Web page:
Rwanda's 100-day bloodbath, a modern genocide

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At least 800,000 people were slaughtered in a 100-day orgy of violence instigated by the extremist Hutu regime in power in Rwanda in 1994.

The bloodbath was unleashed after Rwanda's President Juvenal Habyarimana was killed when his plane was shot down over Kigali on April 6, 1994.

He was returning from talks in Tanzania with Tutsi rebels of the Rwandan Patriotic Front (RPF) commanded by Paul Kagame, now president of the small central African nation.

President Cyprien Ntaryamira of Burundi was also killed in the crash.

In the hours that followed, soldiers killed Prime Minister Agathe Uwilingiyimana, 10 Belgian paratroopers guarding her and other top officials in a coalition government.

Troops from the Hutu-dominated government and allied militia killed thousands of Rwandans, Tutsis for the most part, who were accused of collaborating with the rebels.

The genocide had begun.

By April 8 the killings had spread to other parts of the country.

Soldiers and militiamen set up roadblocks, and lists of those to be killed, mostly Tutsis but also opposition Hutus, were distributed to all levels of government.

The notorious Mille Collines radio station spouted propaganda against the Tutsis, referring to them as "cockroaches".

Mille Collines and other media outlets, as well as officials, incited the general population to kill, loot and rape.

Men, women and children were felled by machetes, grenades and bullets, in the streets or in their homes, and even in churches and schools where they had sought sanctuary.

A UN peacekeeping operation, UNAMIR, proved unable to stop the massacres and on April 21 it was reduced from around 2,500 to 270 men.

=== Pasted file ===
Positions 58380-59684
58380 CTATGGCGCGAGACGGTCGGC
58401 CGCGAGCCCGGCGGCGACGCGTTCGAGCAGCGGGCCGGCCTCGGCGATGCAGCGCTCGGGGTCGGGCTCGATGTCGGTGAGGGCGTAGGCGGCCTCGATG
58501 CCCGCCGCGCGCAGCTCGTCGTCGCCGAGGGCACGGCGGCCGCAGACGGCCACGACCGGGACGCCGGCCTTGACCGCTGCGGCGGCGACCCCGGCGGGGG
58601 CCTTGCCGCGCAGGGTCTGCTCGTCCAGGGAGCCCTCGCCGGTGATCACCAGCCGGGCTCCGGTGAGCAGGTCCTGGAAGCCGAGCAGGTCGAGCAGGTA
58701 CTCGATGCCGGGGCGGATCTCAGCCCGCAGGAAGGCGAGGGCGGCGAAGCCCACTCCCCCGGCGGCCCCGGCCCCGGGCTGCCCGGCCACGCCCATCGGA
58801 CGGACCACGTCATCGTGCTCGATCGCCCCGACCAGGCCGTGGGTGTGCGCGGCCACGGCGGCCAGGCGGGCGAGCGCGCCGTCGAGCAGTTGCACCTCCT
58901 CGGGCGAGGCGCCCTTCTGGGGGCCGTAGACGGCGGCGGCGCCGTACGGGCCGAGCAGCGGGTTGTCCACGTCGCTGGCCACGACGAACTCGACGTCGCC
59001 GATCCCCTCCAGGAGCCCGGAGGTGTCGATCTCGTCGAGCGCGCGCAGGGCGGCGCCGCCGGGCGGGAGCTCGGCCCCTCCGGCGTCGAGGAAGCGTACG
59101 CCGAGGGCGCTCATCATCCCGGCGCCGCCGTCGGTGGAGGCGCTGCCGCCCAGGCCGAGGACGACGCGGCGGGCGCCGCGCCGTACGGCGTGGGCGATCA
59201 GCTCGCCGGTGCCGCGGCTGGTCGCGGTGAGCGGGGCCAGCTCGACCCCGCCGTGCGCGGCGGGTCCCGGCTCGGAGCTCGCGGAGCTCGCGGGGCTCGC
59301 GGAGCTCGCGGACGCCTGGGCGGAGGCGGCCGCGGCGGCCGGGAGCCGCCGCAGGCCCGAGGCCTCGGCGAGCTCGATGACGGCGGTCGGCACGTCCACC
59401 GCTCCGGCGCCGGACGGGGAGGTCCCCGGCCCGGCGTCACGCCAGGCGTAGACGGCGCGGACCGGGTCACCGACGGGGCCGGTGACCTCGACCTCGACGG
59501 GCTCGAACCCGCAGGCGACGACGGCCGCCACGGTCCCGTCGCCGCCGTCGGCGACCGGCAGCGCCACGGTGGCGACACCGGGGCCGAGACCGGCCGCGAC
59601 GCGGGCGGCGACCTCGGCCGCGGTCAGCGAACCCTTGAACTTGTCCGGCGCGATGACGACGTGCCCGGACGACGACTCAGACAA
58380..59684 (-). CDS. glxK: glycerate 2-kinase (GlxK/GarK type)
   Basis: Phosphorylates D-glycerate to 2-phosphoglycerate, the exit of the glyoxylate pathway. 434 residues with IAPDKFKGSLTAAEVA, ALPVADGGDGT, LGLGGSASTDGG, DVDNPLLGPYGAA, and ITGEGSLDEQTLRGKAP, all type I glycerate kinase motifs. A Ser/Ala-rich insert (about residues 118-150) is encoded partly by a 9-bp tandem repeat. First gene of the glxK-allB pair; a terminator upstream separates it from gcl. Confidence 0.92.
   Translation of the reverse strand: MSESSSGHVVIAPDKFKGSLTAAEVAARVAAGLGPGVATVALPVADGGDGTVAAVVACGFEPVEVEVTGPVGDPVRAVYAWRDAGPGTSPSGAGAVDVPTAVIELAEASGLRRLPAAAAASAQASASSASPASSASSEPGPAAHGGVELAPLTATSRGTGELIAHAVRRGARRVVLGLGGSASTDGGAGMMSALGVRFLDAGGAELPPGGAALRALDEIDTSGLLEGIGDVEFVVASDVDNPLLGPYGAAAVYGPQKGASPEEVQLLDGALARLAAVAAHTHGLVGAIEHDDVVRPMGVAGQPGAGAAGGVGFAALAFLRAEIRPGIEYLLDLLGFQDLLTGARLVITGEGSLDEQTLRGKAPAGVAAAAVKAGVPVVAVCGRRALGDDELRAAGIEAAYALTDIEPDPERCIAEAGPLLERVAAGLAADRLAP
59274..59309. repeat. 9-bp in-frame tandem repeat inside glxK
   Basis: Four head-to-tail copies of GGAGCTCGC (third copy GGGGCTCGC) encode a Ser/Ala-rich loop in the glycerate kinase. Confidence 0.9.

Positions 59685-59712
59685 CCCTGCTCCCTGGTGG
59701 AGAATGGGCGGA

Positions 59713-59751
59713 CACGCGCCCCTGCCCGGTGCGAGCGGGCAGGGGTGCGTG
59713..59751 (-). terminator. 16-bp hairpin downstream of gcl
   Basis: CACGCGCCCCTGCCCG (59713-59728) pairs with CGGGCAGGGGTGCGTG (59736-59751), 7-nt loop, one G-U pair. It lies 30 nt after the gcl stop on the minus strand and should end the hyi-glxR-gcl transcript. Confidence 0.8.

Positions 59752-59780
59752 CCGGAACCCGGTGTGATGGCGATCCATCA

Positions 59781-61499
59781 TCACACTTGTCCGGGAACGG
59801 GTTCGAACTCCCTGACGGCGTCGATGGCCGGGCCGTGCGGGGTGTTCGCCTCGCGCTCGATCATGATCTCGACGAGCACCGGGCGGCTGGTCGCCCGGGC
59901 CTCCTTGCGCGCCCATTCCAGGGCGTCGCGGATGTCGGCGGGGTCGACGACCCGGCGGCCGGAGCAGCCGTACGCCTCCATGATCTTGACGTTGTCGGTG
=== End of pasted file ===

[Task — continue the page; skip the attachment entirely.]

A week later, the medical charity Medecins Sans Frontieres said a "genocide" was under way. "It is total horror, We are in the heart of darkness," said a spokesman for the International Committee for the Red Cross.

It was not until June 22 that France deployed Operation Turquoise, a UN-mandated force tasked with ending the genocide, also to little effect.

The nightmare finally ended when the RPF took the capital Kigali and the city of Butare on July 4.

Hundreds of thousands of Rwandan Hutus sought refuge from the RPF across the border in Zaire, now the Democratic Republic of Congo, mostly around Goma and Bukavu.

On November 8, the United Nations set up the International Criminal Tribunal for Rwanda, in Arusha, Tanzania, to try the masterminds of the genocide.

In 1998 the court handed down its first life sentences and included rape and sexual violence in acts of genocide. These decisions constituted the first recognition of genocide against the Rwandan Tutsi minority by the international justice system.

Since then, the country has charged more than 90 people and sentenced more than 60, including high-ranking figures.

Meanwhile, nearly two million people have appeared before Rwanda's community "gacaca" courts that have tried the bulk of the people suspected of taking part in the genocide. Two-thirds have been convicted and most sentenced to prison.